November is Mouth Cancer Action Month and here in the first of a series of articles we look at the causes of mouth cancer.
Mouth cancer occurs when there is an anomaly in the normal cell lifecycle, causing cells to grow and reproduce uncontrollably, creating a cancerous tumour. To be classified as oral cancer, these tumours develop on the surface of the tongue, inside the mouth, on the lips or gums. Tumours can also occur in the salivary glands, tonsils or pharynx, but these are the least commonplace areas.
These cancers can spread to another part of the body, and if it does, this is known as metastatic oral cancer. Spreading can occur either directly, where the cancer spreads out of the mouth into nearby tissues like surrounding skin and into the back of the jaw, or via the lymphatic system which can take it anywhere throughout the body using the lymph glands.
Your dental practitioner is already checking your mouth for symptoms when you go for your regular appointments, but there are many things you can do to try and lower the chances of this type of cancer yourself. Causes of this form of cancer are amongst some of the more well known for contributing to the illness, and include:
- Excessive drinking – Increasing the chance of contracting mouth cancer by up to four times, drinking to excess has been known to be an attributing factor in many cancers, including mouth cancer
- Smoking – Tobacco has been linked to cancer for many years and is still the number one factor in human cancers. Smoking increases the chance exponentially, and the World Health Organisation states that up to half of the world’s current smokers will die of a tobacco related illness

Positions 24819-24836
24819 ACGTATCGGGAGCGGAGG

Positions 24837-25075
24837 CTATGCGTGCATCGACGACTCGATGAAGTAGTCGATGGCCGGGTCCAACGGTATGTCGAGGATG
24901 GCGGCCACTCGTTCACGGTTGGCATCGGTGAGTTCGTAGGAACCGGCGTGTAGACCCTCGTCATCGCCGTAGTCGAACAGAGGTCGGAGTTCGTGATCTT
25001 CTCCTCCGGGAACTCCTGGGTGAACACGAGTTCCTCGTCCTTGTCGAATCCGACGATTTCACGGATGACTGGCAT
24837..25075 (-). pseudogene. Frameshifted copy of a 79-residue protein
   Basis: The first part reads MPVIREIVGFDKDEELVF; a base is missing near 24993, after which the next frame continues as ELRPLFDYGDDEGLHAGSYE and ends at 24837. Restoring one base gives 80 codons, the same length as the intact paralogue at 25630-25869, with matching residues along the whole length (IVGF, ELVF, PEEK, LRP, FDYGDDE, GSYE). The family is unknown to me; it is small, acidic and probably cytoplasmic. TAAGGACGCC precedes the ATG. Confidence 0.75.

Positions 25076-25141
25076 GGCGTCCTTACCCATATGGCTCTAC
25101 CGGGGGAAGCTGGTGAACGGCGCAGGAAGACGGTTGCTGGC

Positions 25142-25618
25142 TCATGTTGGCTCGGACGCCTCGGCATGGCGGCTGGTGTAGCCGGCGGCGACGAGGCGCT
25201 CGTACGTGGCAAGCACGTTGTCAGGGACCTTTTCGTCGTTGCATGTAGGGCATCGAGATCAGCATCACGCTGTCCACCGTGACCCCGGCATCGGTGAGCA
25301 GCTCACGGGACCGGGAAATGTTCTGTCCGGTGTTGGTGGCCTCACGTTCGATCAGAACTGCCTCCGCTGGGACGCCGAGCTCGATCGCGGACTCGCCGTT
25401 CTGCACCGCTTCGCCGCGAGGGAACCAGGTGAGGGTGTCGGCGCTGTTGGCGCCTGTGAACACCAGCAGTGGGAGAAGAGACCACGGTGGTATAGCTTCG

- Chewing or smokeless tobacco – Smokeless and chewing tobacco like betel quid, is not a ‘safe’ alternative to traditional cigarettes and is very common across Asia, Europe and the USA.
- Age – As a person’s age increases, so does their chance of contracting mouth cancer. Once past 40, the potential increases, although disturbingly, there are many more younger people are being affected
- Gender – Historically men are more than twice as likely to be affected by mouth cancer, but women have started to gain in numbers
- Poor diet – Poor diet has many illnesses associated, but the same with most kinds of cancers, it can be a contributing factor to mouth cancer
- HPV (the Human papillomavirus) – The world’s most common sexually-transmitted virus is being linked to the growth of mouth cancer cases and is expected to become the leading cause of the disease in the near future. It’s the world’s most viral secret and during November, we want to put it under the spotlight.
These are the main areas that can be a cause or factor in being affected by mouth cancer, and if any of these categories are a focus in your life, then you need to consider changing something to decrease your chances of contracting this form of cancer.
Mouth cancer is not one you can hide, and in certain circumstances removal of a part of the face or jaw is the only option to trying to survive.
Talk to your dental practitioner, and be aware they are already keeping an eye on your mouth for any signs of cancer, what you can do to lower your chances, are to increase healthy eating and exercise, whilst cutting down on activities and habits that are known to increase the chances of mouth cancer.
Mouth Cancer Action Month is held in November every year and is supported by the Mouth Cancer Foundation and the British Dental Health Foundation.
For more information on the causes of mouth cancer, what your dentist looks for and how to decrease your chances, or to book a FREE check up please contact us here.